NEW YORK (TheStreet) - New exchange traded funds often seek to target investment trends. One of the hottest areas in recent years has been the materials sector.U.S.-based investors know more about commodities than they did 10 years ago and just about every ETF provider have introduced funds that invest in commodity stocks or the materials themselves. Two new funds were introduced a few days ago: the First Trust ISE Global Copper Index Fund ( CU) and the First Trust ISE Global Platinum Index Fund ( PLTM). Most of the existing materials funds are broad, with exposure to large miners such as Vale ( VALE) and big agribusiness companies like Monsanto ( MON). Van Eck also offers the Market Vector Gold Miners ETF (GDX) and the Market Vectors Junior Gold Miners ETF ( GDXJ). The two First Trust ETFs are the first to specialize in metals other than gold. The trouble with focused funds is that it can be tough to find enough stocks to fill them. That appears to be the case with the Global Copper Index Fund. BHP Billiton ( BHP) is the largest holding in the copper ETF but copper production at BHP is dwarfed by its production in coal and iron ore. Xstrata, the second-largest position, has five business segments and copper is just one. MMC Norilsk Nickel produces more nickel and palladium than copper. These companies mine a lot of copper, but the amount mined is not large relative to the size of the companies. The Global Copper ETF also includes companies like Freeport McMoRan Copper & Gold ( FCX) and Southern Copper ( PCU), which are purer plays. Given the heavy weightings of broad-line miners, it is possible that the Global Copper Index Fund will not capture a trend in which copper differentiates itself from other metals. The Global Platinum Index Fund is less likely to experience "style drift." The largest companies include Norilsk Nickel, Johnson Matthey and Eastern Platinum. Both funds are concentrated, with the copper fund having 27 holdings and the platinum fund having 25. Six stocks in the copper fund have weightings larger than 5% and the platinum fund has 10 stocks weighted at 5% or larger. Both funds are heavily weighted toward Canada. The platinum fund also has large exposures to South Africa and Australia. Between the two, the Global Platinum Index Fund offers more utility because it offers access to a space that wasn't previously accessible. Most of the large holdings in the copper fund feature prominently in other materials funds. However, the companies in the platinum fund are generally smaller. The platinum fund's median market cap is $775 million versus $2.6 billion for the copper fund, and it is likely you've never heard of most of the companies in the platinum fund.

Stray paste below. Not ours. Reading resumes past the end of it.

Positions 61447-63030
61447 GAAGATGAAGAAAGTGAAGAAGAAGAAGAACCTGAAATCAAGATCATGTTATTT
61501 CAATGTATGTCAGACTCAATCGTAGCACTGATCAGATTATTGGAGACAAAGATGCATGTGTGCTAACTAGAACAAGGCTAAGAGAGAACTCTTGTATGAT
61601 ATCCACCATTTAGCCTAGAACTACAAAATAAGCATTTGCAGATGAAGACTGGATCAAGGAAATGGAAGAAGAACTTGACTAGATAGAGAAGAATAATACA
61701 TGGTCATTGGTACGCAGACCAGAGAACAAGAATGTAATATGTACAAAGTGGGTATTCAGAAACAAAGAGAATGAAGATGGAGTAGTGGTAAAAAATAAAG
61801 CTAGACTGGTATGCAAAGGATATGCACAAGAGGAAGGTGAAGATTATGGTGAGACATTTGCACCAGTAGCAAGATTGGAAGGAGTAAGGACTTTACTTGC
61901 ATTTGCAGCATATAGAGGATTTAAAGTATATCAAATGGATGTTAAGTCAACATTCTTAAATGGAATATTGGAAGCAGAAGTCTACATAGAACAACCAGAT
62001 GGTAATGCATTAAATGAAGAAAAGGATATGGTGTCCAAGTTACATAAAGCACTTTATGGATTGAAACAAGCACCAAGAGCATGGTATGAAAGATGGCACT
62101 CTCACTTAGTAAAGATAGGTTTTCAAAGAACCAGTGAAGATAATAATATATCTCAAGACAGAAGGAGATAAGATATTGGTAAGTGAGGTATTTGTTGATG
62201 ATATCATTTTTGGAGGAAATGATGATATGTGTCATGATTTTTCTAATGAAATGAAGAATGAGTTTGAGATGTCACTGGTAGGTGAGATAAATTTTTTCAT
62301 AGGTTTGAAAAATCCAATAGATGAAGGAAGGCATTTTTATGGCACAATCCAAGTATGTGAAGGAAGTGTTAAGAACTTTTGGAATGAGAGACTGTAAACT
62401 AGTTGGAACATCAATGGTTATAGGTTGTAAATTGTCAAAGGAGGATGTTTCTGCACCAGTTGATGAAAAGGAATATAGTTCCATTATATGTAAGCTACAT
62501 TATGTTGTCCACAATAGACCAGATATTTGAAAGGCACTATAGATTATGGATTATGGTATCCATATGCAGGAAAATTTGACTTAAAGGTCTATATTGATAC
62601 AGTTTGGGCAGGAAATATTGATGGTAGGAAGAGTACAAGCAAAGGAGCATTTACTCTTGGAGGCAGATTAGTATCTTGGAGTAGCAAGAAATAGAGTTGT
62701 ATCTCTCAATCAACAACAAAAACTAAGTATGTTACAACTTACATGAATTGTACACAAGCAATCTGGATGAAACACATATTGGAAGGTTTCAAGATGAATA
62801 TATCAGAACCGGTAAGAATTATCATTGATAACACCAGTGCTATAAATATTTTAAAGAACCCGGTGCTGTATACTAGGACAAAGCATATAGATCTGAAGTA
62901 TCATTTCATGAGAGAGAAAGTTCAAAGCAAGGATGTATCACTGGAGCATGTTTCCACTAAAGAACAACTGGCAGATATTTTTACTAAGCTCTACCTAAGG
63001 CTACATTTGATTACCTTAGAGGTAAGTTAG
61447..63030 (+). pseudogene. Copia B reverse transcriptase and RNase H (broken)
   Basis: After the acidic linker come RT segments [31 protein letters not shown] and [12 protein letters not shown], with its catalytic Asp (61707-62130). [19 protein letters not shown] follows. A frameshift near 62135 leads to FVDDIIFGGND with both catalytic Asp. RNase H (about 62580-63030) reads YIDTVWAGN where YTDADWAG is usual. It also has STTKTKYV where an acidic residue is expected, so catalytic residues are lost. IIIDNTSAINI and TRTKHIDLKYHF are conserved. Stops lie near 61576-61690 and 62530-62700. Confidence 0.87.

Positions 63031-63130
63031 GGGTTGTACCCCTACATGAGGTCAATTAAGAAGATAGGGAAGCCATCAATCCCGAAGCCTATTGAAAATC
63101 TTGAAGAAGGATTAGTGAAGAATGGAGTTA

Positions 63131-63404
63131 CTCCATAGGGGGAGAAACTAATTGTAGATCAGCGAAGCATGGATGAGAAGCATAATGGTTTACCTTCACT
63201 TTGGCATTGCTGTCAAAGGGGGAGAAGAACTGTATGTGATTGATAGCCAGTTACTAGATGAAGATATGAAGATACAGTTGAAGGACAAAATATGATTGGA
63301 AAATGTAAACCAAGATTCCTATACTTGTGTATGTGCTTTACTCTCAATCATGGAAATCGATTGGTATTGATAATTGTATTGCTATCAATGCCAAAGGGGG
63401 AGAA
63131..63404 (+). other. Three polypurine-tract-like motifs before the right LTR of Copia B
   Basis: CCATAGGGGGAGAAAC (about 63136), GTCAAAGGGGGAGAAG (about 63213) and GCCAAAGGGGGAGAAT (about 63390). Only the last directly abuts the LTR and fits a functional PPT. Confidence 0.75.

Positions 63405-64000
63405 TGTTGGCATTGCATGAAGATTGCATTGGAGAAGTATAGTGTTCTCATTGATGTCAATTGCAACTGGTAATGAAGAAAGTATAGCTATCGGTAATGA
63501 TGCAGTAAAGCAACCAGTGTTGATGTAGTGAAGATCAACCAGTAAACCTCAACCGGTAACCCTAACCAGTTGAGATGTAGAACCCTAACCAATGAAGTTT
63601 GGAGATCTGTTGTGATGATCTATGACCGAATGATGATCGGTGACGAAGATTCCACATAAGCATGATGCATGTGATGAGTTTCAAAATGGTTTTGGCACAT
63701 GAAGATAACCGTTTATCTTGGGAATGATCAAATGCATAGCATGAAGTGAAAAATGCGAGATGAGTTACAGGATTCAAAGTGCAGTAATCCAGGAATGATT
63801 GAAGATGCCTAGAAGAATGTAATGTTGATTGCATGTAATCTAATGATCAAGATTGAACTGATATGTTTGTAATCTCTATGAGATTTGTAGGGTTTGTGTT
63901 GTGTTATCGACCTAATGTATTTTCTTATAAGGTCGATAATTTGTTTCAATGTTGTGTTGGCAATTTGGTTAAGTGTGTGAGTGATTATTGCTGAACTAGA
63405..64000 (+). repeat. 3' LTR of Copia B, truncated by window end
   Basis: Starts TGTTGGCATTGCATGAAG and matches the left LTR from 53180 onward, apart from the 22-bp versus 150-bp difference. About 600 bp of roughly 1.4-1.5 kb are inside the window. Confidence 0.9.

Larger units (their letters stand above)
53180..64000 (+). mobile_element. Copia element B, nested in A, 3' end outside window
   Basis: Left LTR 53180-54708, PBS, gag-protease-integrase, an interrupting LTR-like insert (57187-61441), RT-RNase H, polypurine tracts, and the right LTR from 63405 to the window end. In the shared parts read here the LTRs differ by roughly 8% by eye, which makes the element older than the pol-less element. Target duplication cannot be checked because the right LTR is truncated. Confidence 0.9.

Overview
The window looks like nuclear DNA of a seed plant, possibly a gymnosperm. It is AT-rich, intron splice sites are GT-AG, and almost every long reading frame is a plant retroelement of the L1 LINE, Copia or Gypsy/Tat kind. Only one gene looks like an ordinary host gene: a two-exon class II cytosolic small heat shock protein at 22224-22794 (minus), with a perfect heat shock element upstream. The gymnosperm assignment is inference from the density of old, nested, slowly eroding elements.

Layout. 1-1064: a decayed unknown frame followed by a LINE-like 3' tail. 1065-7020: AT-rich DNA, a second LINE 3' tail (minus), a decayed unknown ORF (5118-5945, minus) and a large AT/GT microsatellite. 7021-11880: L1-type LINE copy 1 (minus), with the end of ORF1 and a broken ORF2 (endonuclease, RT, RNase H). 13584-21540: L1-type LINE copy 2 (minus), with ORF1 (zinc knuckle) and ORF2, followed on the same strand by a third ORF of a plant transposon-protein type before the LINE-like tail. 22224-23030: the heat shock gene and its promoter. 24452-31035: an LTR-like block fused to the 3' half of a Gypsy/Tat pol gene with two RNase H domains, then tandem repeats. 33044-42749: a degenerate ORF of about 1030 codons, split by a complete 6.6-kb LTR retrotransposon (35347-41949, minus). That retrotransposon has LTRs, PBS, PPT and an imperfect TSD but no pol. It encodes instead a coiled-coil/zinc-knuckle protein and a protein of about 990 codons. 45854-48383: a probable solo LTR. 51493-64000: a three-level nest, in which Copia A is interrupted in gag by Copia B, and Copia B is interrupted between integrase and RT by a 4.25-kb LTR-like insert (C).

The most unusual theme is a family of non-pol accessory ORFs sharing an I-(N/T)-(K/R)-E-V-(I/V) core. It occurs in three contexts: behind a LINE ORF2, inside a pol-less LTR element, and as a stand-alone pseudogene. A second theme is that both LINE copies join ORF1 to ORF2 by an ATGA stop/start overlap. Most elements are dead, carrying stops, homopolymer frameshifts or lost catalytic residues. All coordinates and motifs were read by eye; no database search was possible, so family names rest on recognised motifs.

In 2009, there was about 8 million ounces of platinum mined in the world versus 75 million ounces of gold (in 2008). The price of platinum has more than doubled during the last 18 months. Anyone initiating a position in the Global Platinum Index Fund should consider a stop-loss order. The price of copper has had a similar run, except that it is much closer to its 2008 high. It has climbed from $125 to $340 during the past 15 months, making it more vulnerable to correction. -- Reported by Roger Nusbaum.